Last year, I started reading Mary Balogh reissues, which promptly hooked me. It was a welcome change of pace, romance novels where prose, for one, mattered more than the hijinks the hero and the heroine commit themselves to on the trail to True Love. [I keep saying it, and I’ll do so again: Balogh’s prose is graceful.] It’s almost quaint, these renderings of the love story; and though they were rarely intense reading for me, they could aspire for the quietly romantic at their best moments. The archetypes—nearly institutions, really—are as vivid as they’ll ever be, and the Baloghs of the 80s and 90s are perfect examples of how the formulae of the genres work: Here’s the virtuous daughter, the brooding peer, the naïve but refreshing country lass, the flamboyant lord. And on and on we go, with tropes galore.
Now, I don’t know how consciously Balogh subverted those archetypes and those tropes—if it was a conscious decision at all—in A Christmas Bride. [Here’s how I made a hash of the premise the last time I was here, talking about this book.] Sigh: I admit my impatience and my frustration with this book; skimming was how I went about reading it once I realized (after so many reminders to wait and see) that Lady Stapleton was going to remain a bitch of the highest order—unnecessarily mocking, lashing out at every opportunity because of some moral failing in her past (a failing that only the hero could help her get over, never mind it’s been well nigh ten years)—and defiantly snide about it, to boot. [Let’s not forget that as she reveals her damning past mockingly, she’s waiting for the other to cast her off upon the revelation!] There’s also her sly skirting of convention (doubly hard, I give her that, for a woman to do at the time) while managing to remain firmly ton. And let’s not forget all the lashing out and the unnecessary bitchiness. Augh. Lady Stapleton is an all-around meanie, for realsies.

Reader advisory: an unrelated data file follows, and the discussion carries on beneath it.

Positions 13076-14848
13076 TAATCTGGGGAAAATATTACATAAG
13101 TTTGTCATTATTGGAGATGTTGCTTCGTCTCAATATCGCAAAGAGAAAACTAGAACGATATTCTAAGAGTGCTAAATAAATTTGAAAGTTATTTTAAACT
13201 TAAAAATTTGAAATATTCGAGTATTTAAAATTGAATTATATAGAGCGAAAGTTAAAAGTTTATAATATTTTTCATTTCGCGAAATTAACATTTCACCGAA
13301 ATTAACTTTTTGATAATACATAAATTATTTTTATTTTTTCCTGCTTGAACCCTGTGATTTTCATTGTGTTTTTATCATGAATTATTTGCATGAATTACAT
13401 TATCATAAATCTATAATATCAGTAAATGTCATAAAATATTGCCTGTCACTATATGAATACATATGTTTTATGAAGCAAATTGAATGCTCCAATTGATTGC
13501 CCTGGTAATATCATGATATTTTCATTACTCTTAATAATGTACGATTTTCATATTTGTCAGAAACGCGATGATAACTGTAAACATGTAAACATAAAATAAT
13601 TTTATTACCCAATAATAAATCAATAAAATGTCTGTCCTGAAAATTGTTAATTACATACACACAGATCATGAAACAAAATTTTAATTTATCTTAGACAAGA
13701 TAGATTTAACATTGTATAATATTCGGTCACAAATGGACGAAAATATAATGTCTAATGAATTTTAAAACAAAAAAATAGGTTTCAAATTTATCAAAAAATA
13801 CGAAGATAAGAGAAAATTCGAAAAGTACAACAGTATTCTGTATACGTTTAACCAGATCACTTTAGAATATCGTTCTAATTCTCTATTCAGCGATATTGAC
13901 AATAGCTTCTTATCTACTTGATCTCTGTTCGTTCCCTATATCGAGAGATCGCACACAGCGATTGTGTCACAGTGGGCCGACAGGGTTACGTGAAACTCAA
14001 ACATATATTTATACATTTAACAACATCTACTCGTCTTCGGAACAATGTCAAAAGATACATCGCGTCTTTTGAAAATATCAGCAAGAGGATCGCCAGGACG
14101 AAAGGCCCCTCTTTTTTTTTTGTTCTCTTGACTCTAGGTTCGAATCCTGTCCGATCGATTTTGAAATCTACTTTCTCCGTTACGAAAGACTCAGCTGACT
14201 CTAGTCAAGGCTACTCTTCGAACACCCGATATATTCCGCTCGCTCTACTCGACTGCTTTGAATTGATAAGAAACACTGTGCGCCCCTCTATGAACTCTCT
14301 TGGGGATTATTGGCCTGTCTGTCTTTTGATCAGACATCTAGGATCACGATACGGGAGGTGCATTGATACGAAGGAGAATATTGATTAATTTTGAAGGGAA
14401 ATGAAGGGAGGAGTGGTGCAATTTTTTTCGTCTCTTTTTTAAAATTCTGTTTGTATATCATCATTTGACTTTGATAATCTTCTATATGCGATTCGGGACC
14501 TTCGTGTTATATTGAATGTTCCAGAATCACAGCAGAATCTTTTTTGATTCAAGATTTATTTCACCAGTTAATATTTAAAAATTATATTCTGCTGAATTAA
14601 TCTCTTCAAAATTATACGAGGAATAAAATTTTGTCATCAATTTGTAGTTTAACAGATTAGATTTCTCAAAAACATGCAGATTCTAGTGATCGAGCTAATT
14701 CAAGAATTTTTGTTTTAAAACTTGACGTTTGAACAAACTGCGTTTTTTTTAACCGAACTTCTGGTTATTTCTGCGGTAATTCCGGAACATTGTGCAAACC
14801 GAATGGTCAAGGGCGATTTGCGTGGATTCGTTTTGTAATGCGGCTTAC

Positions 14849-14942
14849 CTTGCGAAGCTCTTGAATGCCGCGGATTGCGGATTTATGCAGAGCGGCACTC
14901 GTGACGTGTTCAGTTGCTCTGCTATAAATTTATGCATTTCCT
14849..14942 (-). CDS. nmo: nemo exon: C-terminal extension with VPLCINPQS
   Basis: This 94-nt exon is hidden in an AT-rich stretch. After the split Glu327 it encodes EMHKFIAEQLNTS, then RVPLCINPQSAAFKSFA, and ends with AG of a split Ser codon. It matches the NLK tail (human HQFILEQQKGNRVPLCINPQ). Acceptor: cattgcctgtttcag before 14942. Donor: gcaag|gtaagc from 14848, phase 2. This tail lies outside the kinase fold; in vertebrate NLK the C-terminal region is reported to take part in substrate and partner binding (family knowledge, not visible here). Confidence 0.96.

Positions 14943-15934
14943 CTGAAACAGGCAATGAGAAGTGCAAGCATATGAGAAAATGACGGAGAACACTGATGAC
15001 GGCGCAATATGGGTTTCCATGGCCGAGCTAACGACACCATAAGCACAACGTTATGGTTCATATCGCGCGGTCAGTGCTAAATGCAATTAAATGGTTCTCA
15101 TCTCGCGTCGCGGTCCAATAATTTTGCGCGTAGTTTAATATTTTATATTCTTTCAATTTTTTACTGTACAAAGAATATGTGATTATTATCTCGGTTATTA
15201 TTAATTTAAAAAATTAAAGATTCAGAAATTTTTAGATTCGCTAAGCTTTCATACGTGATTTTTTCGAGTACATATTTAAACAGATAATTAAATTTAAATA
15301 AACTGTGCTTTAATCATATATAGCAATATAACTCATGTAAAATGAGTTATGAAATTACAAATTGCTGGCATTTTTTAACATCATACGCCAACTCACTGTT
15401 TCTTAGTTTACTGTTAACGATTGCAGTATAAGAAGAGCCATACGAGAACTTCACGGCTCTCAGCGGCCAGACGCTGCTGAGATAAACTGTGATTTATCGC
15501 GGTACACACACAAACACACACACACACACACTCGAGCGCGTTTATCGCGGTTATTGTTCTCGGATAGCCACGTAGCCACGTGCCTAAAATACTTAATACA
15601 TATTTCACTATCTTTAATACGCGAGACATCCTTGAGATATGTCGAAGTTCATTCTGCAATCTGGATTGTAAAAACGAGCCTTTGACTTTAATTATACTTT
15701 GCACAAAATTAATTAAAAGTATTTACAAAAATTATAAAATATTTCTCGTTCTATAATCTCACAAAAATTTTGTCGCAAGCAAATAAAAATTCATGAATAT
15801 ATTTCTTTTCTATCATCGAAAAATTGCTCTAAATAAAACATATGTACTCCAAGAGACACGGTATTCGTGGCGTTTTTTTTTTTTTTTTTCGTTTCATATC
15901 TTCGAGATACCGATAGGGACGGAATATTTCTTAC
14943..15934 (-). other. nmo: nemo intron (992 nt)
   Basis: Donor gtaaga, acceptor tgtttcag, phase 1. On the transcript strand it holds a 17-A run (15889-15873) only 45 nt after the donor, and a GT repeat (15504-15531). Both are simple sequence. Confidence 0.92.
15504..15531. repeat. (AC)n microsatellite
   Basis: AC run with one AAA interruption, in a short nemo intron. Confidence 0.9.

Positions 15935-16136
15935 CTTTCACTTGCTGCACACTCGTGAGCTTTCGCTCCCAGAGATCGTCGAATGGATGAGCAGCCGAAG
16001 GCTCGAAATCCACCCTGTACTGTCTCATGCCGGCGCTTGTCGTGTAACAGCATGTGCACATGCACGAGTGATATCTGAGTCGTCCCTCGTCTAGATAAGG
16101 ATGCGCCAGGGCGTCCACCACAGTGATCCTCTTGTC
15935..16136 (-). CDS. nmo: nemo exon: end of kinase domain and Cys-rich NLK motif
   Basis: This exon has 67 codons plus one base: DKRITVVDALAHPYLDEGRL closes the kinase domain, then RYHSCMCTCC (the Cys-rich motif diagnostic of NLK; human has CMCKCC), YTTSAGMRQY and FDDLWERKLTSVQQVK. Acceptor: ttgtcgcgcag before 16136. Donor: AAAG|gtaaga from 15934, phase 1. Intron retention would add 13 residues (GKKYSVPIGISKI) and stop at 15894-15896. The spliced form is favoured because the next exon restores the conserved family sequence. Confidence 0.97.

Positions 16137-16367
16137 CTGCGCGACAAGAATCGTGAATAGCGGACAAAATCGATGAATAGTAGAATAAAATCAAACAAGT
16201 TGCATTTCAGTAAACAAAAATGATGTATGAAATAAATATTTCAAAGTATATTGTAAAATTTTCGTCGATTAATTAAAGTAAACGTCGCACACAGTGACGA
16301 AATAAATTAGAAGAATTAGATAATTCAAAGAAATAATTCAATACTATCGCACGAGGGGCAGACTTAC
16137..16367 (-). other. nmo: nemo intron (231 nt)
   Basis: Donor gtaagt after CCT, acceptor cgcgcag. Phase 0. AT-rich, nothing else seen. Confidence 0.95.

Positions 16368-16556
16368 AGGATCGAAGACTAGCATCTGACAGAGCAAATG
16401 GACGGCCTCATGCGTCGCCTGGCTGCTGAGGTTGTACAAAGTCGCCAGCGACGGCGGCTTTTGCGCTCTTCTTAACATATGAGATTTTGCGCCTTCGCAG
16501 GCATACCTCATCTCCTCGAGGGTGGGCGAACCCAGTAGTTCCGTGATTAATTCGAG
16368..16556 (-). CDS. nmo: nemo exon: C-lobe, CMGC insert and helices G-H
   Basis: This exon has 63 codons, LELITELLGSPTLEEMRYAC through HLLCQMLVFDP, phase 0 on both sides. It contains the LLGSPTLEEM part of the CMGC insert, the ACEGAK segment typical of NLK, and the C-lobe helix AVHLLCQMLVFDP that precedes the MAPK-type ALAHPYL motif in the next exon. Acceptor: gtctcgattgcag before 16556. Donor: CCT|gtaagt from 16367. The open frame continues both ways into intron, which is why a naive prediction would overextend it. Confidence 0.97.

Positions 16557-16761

And then I found this review on Goodreads, which basically described Lady Stapleton as a hero—with all the angst-ridden, nearing-asshat machinations that heroes are wont to do in romance novels. It’s an apt observation, if a very disturbing one—but I’d like to amend it, because for all the hero’s staple characteristics that Lady Stapleton manages to tick off, Lady Stapleton forgets to cover the gradual and continuous redemption that these be-breeches-ed men in romance novels must undergo—must actively pursue—to be fittingly called a goddamned Hero.
See, in my reading of the heroes who act the same way [teetering toward Total Asshat Avenue, yes], it’s that one fortunate rule that has to have him relent emotionally to the heroine, and especially to giving in (because, man, does he struggle) to his feelings for the heroine. That’s the part that makes you giddy, makes you swoon. And there’s absolutely none of that with Lady Stapleton. She just keeps playing the head-scratcher mean-girl part; you never stop wanting to tell her, “Dude, you are not a nice person at all, not a bearable one.”
The one time she relented, it was for sex, and as much as she enjoyed it—as much as she initiated it, pursued him—the self-loathing was quick to follow. And those tedious avowals of how much she hated Mr. Edgar Downes! There’s never any glimpse of Lady Stapleton convincingly softening for Edgar, convincingly easing up on herself. It took a fucking Christmas party and one of the most awkward family reunions for one scarily massive mood swing that had her going, “Oh, I love you, Edgar.” [Oh, Edgar? Edgar must be a nice guy, but I was too caught up wondering what the hell was wrong with Helena to even worry abut him. Seriously: You poor thing.]
PS – Someday I’m going to find the energy to talk about the rest of the Balogh reissues, because they really are wunnerful. It’s just that, you know, I’ll have to reread them and nobody’s got time for that! [I kid.] [I hope.]